Human Multiple Tissue Blot I (18 Citations)
The premade blots are prepared with the appropriate GenLysate and 50μg protein is loaded onto a 4-20% denaturing polyacrylamide gel, along with a prestained molecular weight marker. After the proteins are resolved they are transferred to a PVDF membrane, using Efficient Western Transfer Buffer.
The blots are ready to be blocked and probed with the antibodies of choice.
Note: We recommend that customers contact our technical department for the latest information on the blots as G-Biosciences reserves the right to change the blot profile due to the availability of GenLysate.
Multi tissue blots permit researchers to visualize the tissue distribution of their protein in a particular species. These have been successfully used for the analysis of a wide variety of proteins. For example, JIP3, a scaffold protein of the JNK pathway, had a specific brain location and was confirmed to be a neuronal protein (1); human Cds1-related kinase had a testicular localization and was shown to be a meiotic checkpoint kinase (2); the TATA-box binding protein related factor was present in all human tissues (3); Geminin, found solely in testis, was shown to be localized to proliferating cells (6).
An example of our multi tissue; single species blots is shown below (Figure 1). The mouse multi tissue blot (Cat. # TB38) was probed with antibodies against caveolin and the human multi tissue blot (Cat. # TB37-I) was probed with Cox-2.
Blot lane order:
- Protein marker
- Human Normal Liver Lysate
- Human Normal Brain Lysate
- Human Normal Lung Lysate
- Human Normal Kidney Lysate
- Human Normal Spleen Lysate
- Human Normal Testis Lysate
- Human Normal Ovary Lysate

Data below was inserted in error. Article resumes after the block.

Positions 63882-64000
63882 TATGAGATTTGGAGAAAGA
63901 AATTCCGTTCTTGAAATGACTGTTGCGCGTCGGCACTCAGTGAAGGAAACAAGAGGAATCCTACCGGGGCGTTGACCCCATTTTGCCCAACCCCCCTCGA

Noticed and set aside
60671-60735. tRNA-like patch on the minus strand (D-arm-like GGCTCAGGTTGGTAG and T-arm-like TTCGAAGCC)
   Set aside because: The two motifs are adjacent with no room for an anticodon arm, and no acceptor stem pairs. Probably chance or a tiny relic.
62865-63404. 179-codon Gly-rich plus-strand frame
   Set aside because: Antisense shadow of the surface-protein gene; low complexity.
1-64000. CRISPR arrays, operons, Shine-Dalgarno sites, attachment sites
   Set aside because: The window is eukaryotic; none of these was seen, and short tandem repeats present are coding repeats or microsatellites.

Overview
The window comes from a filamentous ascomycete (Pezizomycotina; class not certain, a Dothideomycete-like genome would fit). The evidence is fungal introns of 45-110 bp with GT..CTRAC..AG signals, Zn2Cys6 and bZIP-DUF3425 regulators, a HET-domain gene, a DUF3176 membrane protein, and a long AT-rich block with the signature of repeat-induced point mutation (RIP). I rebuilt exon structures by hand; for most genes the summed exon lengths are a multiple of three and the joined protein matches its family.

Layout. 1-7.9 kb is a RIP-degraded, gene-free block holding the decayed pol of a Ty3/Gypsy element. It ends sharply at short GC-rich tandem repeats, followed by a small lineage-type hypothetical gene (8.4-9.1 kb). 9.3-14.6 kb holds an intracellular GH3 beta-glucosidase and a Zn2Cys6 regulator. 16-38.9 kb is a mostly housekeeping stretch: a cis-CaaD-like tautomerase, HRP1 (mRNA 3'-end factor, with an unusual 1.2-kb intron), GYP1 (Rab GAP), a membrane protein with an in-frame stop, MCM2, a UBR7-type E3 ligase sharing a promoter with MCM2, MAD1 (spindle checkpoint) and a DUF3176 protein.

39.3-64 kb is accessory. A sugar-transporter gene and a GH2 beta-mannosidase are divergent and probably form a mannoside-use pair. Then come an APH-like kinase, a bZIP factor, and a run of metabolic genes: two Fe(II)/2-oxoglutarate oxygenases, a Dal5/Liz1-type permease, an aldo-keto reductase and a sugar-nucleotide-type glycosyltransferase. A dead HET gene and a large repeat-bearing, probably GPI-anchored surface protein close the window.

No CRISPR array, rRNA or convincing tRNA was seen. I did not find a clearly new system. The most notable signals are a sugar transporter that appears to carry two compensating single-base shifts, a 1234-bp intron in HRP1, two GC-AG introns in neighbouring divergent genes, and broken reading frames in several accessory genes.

- Human Normal Heart Lysate
- Human Normal Pancreas Lysate
|Material Safety Data Sheet|
|Multiple Probing of Western Blots|
|Premade Western Blots|
- Park, JY. et al (2021) A splicing variant of TFEB negatively regulates the TFEB-autophagy pathway. SCI REP. https://doi.org/10.1038/s41598-021-00613-y
- Bannwarth, S. et al (2014) Brain. doi: 10.1093/brain/awu138
- Gaut, J.P. et al (2014) Clin. Chem. doi: 10.1373/clinchem.2013.212993
- Hayashi, H. et al (2012) J Biol Chem 2012; 287:15054
- Bakheet, S.A. et al (2007) Toxicol Sci 95:436
- Laterza, O.F. et al (2006) Clin. Chem. 52:1713
- Shibuya, T. et al (2006) Arterioscler. Thromb. Vasc. Biol. 26:1051
- Tan, W. et al (2005) Nuc Acid Res 33:3855
- Eward, K.L. et al (J. Cell Sci. 117:5875
- Tohyama, K. et al (2004) Endocrinology 145:4384
- Persengiev, S.P. et al (2003) PNAS. 100:14887
- Schulenberg, B. et al (2003) Proteomics. 3:1196
- Suzuki, S. et al (2003) Eur. J. Endocrinol. 148:259
- Barnard, D. et al (2002) RNA 8:526
- Tuynder, M. et al (2002) PNAS 99:14976
- Wohlschlegel, J. A. et al (2002) Am J Pathol 161:267
- Gelman, I.H. et al (2000) histochem. J. 32:13
- Kelkar, N. et al (2000) Mol Cell Biol 20:1030